Election 2012: A Halloween Story

What if Republicans take the State House?

For 91 years, the Democratic Party has held majority control of Kentucky’s state House, but many Republicans are optimistic that this era could come to an end after the Nov. 6 election.

Though Republicans need to gain 10 seats to take the House majority — and are being outspent by Democrats in most key races — Minority Leader Jeff Hoover believes that this will happen, recently previewing the legislative agenda they intend for Frankfort.

Such a scenario was quite common across America after the 2010 elections, as Republicans not only gained seats at the federal level, but also swept into control of state legislatures and governorships.

In several states — most notably Wisconsin — Republicans gutted the power of labor unions, and 32 states have added new restrictions on access to abortion.

Though Gov. Steve Beshear will occupy the governor’s mansion through 2015, Kentucky’s constitution limits his power to block the General Assembly, as only a simple majority of the House and Senate (certain to remain dominated by Republicans) overturns a gubernatorial veto.

Democrat Rep. Tom Burch of Louisville — the longest-serving member of the House — says Frankfort wouldn’t even be recognizable with total Republican control of the General Assembly.

“You would see a radical 180-degree change in how this state operated,” Burch says. “People wouldn’t even know what was happening to them until it was too late.”

Democrats remain confident this won’t happen, but fear the possibility of Republicans striking electoral gold and remaking Kentucky into a conservative’s paradise.

For the past decade, anti-abortion activists and legislators have seen their favored bills go down to defeat in the House Health and Welfare Committee chaired by Rep. Burch. With Republican control, Burch says, “They’d shoot an abortion bill through there so fast it’d make your head spin.”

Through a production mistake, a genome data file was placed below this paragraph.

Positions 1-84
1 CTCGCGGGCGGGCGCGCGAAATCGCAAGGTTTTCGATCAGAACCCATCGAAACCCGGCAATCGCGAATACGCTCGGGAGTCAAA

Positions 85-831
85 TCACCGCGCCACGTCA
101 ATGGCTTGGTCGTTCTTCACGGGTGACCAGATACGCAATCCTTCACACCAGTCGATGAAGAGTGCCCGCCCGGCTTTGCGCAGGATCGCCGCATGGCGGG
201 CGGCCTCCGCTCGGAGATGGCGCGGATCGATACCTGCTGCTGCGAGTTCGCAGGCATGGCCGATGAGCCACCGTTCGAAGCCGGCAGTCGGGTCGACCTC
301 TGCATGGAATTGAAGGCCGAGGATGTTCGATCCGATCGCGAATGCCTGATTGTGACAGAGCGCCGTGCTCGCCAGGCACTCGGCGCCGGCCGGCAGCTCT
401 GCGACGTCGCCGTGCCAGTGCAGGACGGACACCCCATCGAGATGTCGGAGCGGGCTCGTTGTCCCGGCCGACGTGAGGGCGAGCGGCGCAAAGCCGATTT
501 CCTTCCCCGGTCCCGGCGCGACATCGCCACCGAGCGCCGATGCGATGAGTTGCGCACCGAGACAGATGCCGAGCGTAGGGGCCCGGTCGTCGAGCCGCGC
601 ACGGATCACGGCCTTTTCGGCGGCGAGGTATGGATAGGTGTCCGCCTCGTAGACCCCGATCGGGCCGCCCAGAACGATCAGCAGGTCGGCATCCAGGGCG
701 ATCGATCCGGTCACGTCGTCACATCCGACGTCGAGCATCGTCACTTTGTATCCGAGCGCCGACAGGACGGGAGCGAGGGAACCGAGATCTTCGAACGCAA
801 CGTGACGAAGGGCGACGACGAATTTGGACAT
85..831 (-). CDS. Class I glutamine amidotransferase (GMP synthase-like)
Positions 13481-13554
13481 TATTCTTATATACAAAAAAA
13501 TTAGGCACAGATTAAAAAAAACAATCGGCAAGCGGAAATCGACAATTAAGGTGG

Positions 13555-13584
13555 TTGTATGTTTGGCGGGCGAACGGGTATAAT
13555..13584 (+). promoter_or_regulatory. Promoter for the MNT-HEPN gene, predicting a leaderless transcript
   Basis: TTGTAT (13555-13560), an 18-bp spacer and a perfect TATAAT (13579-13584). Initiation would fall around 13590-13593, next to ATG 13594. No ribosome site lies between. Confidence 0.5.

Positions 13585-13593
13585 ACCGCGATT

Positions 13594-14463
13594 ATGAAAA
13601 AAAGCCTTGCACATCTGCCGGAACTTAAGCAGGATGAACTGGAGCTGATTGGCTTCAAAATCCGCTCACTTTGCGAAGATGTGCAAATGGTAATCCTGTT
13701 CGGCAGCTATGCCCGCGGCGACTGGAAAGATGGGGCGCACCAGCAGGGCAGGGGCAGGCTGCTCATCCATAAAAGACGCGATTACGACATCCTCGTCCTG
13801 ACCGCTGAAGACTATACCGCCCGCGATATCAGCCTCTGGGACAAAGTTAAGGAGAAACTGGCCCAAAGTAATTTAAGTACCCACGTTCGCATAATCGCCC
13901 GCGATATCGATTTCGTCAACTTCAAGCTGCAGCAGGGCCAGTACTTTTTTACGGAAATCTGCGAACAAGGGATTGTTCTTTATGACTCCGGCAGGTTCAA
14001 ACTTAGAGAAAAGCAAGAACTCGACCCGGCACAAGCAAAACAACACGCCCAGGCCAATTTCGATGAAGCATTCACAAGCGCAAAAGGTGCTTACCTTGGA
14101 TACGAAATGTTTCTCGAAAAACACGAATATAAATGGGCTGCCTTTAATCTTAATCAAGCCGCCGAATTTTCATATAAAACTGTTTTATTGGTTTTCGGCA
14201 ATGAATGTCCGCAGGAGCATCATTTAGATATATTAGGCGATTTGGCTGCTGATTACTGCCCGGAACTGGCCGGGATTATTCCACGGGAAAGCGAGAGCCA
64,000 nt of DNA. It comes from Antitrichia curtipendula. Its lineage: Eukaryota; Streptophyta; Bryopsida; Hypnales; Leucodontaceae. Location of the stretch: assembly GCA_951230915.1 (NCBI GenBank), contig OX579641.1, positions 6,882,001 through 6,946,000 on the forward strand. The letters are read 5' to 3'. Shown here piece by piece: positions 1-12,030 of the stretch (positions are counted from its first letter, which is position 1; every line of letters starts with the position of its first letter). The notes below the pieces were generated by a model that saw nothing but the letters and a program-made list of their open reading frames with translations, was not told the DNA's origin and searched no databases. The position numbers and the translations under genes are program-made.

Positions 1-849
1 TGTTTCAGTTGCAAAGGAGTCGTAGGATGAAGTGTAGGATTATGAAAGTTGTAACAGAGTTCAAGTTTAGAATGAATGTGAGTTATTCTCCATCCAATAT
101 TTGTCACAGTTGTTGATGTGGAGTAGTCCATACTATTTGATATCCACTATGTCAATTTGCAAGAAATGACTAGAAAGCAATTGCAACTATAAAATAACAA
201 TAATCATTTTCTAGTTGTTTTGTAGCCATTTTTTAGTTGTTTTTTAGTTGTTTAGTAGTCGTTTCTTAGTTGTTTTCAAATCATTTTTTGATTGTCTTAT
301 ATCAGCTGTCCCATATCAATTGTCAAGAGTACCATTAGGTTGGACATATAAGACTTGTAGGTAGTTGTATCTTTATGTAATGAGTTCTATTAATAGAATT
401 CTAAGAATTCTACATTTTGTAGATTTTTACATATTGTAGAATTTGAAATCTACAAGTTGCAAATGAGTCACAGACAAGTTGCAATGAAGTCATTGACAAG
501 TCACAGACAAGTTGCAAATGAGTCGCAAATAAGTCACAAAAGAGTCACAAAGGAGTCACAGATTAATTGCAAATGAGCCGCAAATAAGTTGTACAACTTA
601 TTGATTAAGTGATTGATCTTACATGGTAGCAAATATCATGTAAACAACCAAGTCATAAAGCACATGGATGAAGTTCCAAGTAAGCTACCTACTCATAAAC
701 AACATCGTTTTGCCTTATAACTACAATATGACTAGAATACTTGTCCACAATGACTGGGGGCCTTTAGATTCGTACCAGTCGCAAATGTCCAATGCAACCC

Derek Selznick, director of the ACLU of Kentucky’s Reproductive Freedom Project, expects that with such a change in power, Republicans would end years of frustration by passing those previously failed bills, such as requiring a 24-hour waiting period after an in-person consultation by a doctor for women seeking an abortion, a mandatory ultrasound — including a transvaginal probe — and effectively banning abortion after 20 weeks of pregnancy.

Selznick would also expect a Republican majority to add a referendum on the ballot for a fetal personhood amendment to the state constitution, and to block access for contraceptive coverage.

“I think only their creativity would limit what they would pass,” Selznick says.

Not only does the legislative agenda posted on the website of the House Republican Caucus Campaign Committee fail to mention abortion, but also labor issues. Republicans in past years have sought to do away with Kentucky’s prevailing wage law — requiring standard wages for construction workers on public projects — and pushed for so-called “right to work” legislation, which would make union membership and dues-paying voluntary.

Rep. Burch, as well as fellow Louisville Democratic House members Mary Lou Marzian and Jim Wayne, say they are certain Republicans would push such anti-union legislation in the House.